Complications such as catheter blockages from excess sediments or blood clots can occur due to continuous bladder irrigation, reports Education Career Articles. These blockages prevent the elimination of waste products and put additional strain on the recovering patient's body, especially his heart.
Bladder irrigation is normally done for two reasons, reports Nursing Crib. Irrigation may be used to wash out blood clots within the bladder after surgery, but it can also be used to administer antibiotics to prevent infections within the bladder. Constant vigilance is required when performing continuous bladder irrigation to ensure no complications arise.
Specific procedures, such as prostate procedures in men, require a greater volume of flush to rid the body of clots and elements, according to Education Career Articles. The catheter may need to be drained and irrigated every 20 minutes to every few hours. These patients need constant monitoring. In addition, patients normally have blood in their urine during the initial flush, but a medical doctor must be notified immediately if blood continues to be lost.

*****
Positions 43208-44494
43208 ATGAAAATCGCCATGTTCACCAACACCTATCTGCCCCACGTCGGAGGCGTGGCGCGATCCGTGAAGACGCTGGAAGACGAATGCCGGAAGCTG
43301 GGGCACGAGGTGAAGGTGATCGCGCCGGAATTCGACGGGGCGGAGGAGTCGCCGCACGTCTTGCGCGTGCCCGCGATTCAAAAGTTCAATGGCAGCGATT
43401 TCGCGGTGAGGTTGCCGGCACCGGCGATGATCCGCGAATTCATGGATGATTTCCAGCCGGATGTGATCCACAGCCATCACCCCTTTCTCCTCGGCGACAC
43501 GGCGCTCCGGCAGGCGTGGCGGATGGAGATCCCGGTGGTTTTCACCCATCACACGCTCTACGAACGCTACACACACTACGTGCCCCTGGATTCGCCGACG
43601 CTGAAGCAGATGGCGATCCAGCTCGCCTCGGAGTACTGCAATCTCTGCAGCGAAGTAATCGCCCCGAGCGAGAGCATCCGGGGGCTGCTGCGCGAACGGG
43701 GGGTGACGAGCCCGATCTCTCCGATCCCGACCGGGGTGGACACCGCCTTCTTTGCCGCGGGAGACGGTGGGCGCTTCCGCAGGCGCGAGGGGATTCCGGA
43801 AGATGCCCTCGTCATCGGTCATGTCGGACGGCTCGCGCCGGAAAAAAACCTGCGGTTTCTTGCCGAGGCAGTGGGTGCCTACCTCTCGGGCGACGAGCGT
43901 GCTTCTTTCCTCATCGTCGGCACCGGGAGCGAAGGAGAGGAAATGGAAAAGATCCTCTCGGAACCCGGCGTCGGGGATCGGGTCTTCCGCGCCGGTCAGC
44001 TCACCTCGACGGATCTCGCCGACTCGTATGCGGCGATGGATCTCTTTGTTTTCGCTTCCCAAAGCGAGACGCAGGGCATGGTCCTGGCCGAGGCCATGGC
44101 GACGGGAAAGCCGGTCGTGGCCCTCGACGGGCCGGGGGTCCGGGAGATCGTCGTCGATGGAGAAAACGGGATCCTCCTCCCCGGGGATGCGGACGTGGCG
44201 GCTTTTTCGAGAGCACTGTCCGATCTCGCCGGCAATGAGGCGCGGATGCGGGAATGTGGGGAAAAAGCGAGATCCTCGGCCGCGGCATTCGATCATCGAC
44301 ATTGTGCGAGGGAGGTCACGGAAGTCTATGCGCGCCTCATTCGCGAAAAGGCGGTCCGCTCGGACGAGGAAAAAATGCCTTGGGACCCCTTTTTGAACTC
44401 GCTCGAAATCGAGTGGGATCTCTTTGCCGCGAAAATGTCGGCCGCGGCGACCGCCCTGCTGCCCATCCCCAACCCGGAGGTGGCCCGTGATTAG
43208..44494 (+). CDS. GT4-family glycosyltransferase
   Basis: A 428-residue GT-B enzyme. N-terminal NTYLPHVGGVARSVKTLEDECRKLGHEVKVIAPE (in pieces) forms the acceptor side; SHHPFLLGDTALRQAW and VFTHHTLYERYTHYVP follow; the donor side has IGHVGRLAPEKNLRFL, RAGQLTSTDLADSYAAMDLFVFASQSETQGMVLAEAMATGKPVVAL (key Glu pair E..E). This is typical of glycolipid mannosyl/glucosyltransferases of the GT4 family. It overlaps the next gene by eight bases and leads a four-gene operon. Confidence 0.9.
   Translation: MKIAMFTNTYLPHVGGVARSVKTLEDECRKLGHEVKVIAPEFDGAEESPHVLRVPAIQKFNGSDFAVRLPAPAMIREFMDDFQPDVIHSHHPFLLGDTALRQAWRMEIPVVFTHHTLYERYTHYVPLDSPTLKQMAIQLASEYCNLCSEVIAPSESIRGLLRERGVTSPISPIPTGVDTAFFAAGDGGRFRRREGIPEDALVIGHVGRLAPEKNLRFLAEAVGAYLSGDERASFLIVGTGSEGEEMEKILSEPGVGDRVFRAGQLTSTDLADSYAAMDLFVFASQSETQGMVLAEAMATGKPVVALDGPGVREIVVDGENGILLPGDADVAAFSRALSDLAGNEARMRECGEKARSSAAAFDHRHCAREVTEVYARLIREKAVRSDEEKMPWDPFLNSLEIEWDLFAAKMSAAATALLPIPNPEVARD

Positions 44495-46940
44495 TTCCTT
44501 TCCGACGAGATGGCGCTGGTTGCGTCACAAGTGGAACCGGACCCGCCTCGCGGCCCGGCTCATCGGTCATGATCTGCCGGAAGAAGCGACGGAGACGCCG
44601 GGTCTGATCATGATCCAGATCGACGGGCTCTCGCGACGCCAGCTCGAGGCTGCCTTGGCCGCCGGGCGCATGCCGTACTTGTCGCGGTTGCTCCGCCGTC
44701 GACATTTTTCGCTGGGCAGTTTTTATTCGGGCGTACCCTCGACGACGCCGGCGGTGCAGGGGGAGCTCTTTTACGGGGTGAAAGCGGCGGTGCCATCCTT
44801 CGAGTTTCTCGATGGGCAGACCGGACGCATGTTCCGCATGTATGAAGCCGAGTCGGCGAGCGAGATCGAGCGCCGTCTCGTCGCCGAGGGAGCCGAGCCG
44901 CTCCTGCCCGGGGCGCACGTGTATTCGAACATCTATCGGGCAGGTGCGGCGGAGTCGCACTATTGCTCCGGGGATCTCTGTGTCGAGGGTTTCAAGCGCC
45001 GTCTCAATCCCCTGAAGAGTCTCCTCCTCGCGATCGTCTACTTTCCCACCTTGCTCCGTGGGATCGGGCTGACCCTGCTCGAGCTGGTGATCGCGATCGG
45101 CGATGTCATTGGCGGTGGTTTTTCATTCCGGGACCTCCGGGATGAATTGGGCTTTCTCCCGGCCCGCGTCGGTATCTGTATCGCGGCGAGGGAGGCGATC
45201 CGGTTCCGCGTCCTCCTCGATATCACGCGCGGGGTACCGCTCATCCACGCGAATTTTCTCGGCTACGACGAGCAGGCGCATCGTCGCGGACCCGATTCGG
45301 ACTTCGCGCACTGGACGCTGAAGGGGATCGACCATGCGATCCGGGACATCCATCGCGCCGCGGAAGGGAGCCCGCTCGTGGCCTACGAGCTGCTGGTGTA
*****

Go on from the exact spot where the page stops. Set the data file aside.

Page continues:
Nursing Crib also notes that bladder infections may occur if a nonsterile catheter is inserted into the bladder. Thus, it is recommended that nurses sanitize equipment with chlorhexidine and alcohol solutions before starting irrigation.